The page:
Archive for November 16th, 2017

I’ve just posted on my Blog about: Gravity, repetition, and fantasyland https://t.co/W0PVO8XtED

November 16, 2017

https://platform.twitter.com/widgets.js

from Twitter https://twitter.com/OSOPHER

Gravity, repetition, and fantasyland

November 16, 2017

We’ll finish our stroll with Gros’s Philosophy of Walking today. He says the distance walker experiences “an immense renunciation,” or resignation to being earthbound, that issues ultimately and paradoxically in “the joy of being” and an “utter bliss.” He’s probably exaggerating at both ends of that statement, hikers typically begin not in a spirit of resignation but rather of eager anticipation, and end at the bliss end of the scale for sure, but possibly not utterly  – but I haven’t hiked the AT yet, so I’ll suspend judgment. Bryson ended his hike all aglow, sure enough, but didn’t soft-pedal the challenges and indignities of the abortive journey either.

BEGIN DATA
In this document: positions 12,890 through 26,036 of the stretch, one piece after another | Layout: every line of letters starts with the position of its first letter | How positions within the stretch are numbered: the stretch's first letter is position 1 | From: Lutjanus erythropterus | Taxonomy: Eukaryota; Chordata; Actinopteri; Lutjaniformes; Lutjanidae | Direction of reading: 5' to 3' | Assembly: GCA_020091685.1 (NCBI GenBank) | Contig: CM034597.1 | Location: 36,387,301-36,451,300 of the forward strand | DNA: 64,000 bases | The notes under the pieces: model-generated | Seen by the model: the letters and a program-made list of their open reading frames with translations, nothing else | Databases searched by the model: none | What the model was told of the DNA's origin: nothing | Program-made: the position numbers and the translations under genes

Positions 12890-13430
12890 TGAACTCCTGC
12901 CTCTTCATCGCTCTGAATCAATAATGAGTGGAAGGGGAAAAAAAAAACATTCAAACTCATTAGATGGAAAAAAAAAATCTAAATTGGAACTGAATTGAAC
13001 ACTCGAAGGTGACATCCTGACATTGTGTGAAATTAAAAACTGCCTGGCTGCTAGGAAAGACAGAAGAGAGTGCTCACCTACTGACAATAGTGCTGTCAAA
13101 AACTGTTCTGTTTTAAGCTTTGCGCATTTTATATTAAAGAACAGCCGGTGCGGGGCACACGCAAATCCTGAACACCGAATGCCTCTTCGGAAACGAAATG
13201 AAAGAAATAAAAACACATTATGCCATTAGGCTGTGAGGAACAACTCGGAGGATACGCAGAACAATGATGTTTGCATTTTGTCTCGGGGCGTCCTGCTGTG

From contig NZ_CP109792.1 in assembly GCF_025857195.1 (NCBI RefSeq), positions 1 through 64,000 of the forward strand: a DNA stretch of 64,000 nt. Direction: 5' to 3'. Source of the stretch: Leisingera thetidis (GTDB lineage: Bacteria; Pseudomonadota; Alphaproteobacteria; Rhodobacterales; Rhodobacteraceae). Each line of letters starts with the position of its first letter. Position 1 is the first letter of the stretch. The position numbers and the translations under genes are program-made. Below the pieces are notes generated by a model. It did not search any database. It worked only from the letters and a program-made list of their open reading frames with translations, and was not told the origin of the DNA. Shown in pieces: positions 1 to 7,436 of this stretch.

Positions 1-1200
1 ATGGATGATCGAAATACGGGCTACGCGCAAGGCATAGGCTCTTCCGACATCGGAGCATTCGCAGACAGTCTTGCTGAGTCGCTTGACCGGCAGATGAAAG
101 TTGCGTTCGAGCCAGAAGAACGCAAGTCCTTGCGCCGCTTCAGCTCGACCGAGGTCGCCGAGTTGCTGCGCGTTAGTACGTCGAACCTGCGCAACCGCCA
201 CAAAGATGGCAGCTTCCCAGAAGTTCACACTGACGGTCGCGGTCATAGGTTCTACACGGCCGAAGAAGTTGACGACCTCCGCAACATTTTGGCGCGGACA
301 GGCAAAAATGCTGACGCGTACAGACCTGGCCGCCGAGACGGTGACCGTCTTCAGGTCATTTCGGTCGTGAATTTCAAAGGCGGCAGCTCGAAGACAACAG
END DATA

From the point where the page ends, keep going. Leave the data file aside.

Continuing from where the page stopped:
Daily walkers, or this one anyway, do not set out in the expectation of slipping the surly bonds of earth, nor do the typically mild and reassuring rewards of transit for its own sake generally rise to transcendent levels of ecstasy. We keep our feet on the ground and our heads out of the clouds, or short at least of Cloud Nine. Slow and steady is our mantra, we’re not racing anyone or renouncing anything. But we do indeed understand and accept that our place is here, on this earth and in this skin, as every step reinforces the point. We’re down to earth.